Robert Goldhatch and Bennett Meade were married in 1585 and the couple had a daughter, Alice. Robert and Bennett were married about 14 or 15 years when Robert died. A year or two later, when Alice was about 14, her mother married Hugh Tritton, of the same Ashford, Kent parish. After another six years, on April 14, 1607, Alice married her stepbrother, Daniel Tritton.

Daniel and Alice had been married about 7 years when Daniel died without a will, leaving Alice, then 27, with two daughters. On June 16, 1617, Ralph Dayton married widow Alice Goldhatch Tritton, “both of the parish.”

In America, more than 50 years after the marriage of his parents, Ralph and Alice’s son Samuel Dayton married his third wife, widow Elizabeth Beardsley. At the time of their marriage in 1668/69, Elizabeth had two daughters—Hannah and her younger sister Mary, who was about 7. Samuel had 4 sons still at home, all younger than 21 (his 2 youngest had been disposed). His third son, Abraham, was about 15.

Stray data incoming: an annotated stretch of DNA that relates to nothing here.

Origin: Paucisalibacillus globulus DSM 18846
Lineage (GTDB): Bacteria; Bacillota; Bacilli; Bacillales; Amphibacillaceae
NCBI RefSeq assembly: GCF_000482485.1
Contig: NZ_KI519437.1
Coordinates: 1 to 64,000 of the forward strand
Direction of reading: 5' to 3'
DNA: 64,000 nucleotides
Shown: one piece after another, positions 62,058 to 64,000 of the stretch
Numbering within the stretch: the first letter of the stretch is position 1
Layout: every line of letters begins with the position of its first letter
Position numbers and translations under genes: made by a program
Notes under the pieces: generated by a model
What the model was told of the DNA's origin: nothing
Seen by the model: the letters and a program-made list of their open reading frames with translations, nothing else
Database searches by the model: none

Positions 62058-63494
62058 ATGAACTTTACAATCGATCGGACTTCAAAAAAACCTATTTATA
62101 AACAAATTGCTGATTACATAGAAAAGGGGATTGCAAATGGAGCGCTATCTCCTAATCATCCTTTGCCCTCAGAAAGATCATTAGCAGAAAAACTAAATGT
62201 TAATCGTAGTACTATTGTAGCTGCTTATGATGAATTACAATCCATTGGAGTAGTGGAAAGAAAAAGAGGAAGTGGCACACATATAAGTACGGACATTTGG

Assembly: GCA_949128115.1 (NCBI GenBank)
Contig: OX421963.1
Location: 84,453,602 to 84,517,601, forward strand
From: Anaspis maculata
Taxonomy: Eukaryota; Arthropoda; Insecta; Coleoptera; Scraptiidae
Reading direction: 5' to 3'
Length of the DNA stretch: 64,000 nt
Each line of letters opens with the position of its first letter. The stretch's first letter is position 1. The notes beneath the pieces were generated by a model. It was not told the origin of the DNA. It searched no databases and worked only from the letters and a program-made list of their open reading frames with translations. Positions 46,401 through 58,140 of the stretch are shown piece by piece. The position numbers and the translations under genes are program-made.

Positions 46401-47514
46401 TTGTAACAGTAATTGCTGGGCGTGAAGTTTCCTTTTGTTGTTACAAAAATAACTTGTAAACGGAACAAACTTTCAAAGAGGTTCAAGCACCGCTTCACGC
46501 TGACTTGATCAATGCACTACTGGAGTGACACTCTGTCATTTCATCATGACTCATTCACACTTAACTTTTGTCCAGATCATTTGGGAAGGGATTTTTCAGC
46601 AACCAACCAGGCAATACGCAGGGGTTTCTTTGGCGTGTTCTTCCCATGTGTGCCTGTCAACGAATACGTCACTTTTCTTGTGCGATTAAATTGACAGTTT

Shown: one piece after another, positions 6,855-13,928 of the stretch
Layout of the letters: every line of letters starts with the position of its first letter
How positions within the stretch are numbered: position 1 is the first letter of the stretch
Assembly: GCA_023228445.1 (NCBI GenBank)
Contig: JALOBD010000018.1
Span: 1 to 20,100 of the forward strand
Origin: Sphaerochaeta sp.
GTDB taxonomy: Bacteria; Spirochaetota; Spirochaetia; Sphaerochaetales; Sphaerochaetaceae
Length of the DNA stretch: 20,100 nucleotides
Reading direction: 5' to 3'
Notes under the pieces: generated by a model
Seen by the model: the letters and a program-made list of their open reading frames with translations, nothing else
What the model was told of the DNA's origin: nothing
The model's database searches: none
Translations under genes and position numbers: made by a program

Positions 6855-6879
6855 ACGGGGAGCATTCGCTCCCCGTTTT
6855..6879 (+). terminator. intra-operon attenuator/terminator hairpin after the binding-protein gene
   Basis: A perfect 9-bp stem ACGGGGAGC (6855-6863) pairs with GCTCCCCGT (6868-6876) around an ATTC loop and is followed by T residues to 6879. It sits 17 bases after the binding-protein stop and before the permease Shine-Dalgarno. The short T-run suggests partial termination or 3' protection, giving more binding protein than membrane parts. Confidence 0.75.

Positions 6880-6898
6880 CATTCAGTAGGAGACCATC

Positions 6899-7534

Like Bennett and daughter Alice who married father and son, Samuel and son Abraham married mother and daughter. Abraham married his stepsister, Mary Beardsley about 1684.

Posted in Abraham Dayton, Alice Dayton, Ashford, Bennett Meade, Brookhaven, Deighton, Goldhatch, Ralph Dayton, Samuel Dayton, Tritton | Leave a comment

Ralph Dayton opportunities for research

Judging from what has already been learned, it is safe to assume there are many interesting components to the Dayton family story in Ashford, Kent that are yet undiscovered. When individual entries from the parish registry at Saint Mary the Virgin are joined, combinations reveal a narrative that stimulates the imagination. Interpretation of the Dayton story at Kent also involves other families that came to America, families that are important to us. But I’d like to start with Ralph Dayton’s story, featuring the Goldhatch and Tritton families.

I created what was meant to be yesterday’s post, based on information from the registry, but decided not to publish it as it was too complicated and difficult to follow. Instead, it will be broken into three or four smaller, more focused installments. I plan to post the first tomorrow and follow with other related segments every few days, when possible.

If you are interested in research involving Ralph Dayton at Ashford—there is much to discuss.

Posted in Alice Dayton, Ashford, Deighton, Goldhatch, Ralph Dayton, Thomas Baker | 2 Comments